And then the Winds Died Down

This week’s Gospel reading in the Revised Common Lectionary is about Jesus walking on the water and inviting to join him out on the water (Matthew 14:22-33). This is a very familiar story, but what stood out to me is what happened when Jesus and Peter got back into the boat. The wind died down.

path going toward the beachThis week my family and I went camping near the ocean. This kind of camping bring its own set of challenges, one of which is the wind. Just last night the wind came up in strong gusts, pulling out our tent pegs and almost flipping over the boys tent! We were fortunate that as the evening wore on, the wind eased up, and we were able to sleep without fear of being woken up with a collapsing tent.

Sometimes we find ourselves in situations in which the circumstances are not in our favor. There are also time that Jesus will call us out deeper into the chaos and uncertainty. One thing we know from this story is that Jesus will meet us there and even rescue us if he needs to. The storm didn’t cease until Peter got back in the boat bringing Jesus with him.

Why did the wind die down? The story doesn’t tell us. Maybe Jesus spoke to the elements. Maybe he didn’t. Maybe the winds just eased up, and they only noticed it after they took their eyes off of the circumstances and focused their attentions on Jesus.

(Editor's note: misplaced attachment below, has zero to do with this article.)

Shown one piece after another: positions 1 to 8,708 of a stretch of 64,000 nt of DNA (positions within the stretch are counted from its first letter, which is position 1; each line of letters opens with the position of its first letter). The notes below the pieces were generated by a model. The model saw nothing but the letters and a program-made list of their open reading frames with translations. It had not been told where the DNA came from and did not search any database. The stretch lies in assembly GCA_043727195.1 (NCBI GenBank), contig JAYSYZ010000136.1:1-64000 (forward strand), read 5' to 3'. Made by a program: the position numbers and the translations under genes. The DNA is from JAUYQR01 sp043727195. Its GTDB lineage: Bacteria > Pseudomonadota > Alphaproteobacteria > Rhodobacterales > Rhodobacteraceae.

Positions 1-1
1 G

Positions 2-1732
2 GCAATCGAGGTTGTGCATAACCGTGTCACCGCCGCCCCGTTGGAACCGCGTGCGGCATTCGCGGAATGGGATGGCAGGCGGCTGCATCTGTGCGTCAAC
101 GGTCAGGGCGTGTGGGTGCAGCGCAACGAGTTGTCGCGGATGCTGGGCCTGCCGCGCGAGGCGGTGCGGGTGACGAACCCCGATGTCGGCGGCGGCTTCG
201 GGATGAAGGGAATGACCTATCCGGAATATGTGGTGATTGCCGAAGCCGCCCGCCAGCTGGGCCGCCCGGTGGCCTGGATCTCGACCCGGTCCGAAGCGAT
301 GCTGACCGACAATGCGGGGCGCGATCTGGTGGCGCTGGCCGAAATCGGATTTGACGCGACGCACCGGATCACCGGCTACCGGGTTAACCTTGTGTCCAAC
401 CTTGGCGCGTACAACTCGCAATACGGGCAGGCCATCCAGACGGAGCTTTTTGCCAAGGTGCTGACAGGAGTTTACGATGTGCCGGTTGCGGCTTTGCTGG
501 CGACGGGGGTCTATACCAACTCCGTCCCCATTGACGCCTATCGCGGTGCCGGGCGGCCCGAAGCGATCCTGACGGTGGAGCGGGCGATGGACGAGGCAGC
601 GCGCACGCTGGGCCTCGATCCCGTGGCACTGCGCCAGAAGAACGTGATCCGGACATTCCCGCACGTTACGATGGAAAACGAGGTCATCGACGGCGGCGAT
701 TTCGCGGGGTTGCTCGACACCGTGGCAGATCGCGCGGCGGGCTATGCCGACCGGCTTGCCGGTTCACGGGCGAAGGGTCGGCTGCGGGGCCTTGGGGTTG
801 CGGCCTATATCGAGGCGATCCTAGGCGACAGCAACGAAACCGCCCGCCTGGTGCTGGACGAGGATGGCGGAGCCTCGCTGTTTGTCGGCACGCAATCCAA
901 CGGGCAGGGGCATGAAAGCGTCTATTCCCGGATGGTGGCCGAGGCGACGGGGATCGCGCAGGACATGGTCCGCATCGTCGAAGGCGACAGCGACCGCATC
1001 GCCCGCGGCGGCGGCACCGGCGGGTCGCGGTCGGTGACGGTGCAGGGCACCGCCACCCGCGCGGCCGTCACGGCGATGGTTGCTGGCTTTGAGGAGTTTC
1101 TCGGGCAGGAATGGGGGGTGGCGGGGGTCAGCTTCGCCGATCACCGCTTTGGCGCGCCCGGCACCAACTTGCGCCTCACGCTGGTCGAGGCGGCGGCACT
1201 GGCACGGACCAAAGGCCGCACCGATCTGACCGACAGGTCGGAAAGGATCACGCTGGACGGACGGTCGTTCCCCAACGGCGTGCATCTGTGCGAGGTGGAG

My opinion is that God is more concerned with the climate of our hearts than that of our surroundings. I also believe that when we walk with Jesus, inviting him into our situations, the storms that were overwhelming us somehow become more manageable. I’m not sure how this works, but our perspective does seem to change when we realize that we are not alone.

Grace and peace,

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About Brook Fonceca

I’m a coffee snob, theology nerd, father of five, associate pastor, and acoustic guitar hack. The articles on this blog are some of my thoughts on God, church, theology, spirituality, and at times, coffee. The posts usually arrive in the form of newsletter devotionals.

2 thoughts on “And then the Winds Died Down

    1. brookfonceca Post author

      Thank you, Susan. I read your post for this week’s Lectionary reading and appreciate your concluding statement to “have the courage to examine how we present ourselves to the world as Christians,” because we may never get a second chance to make things right. Good words.


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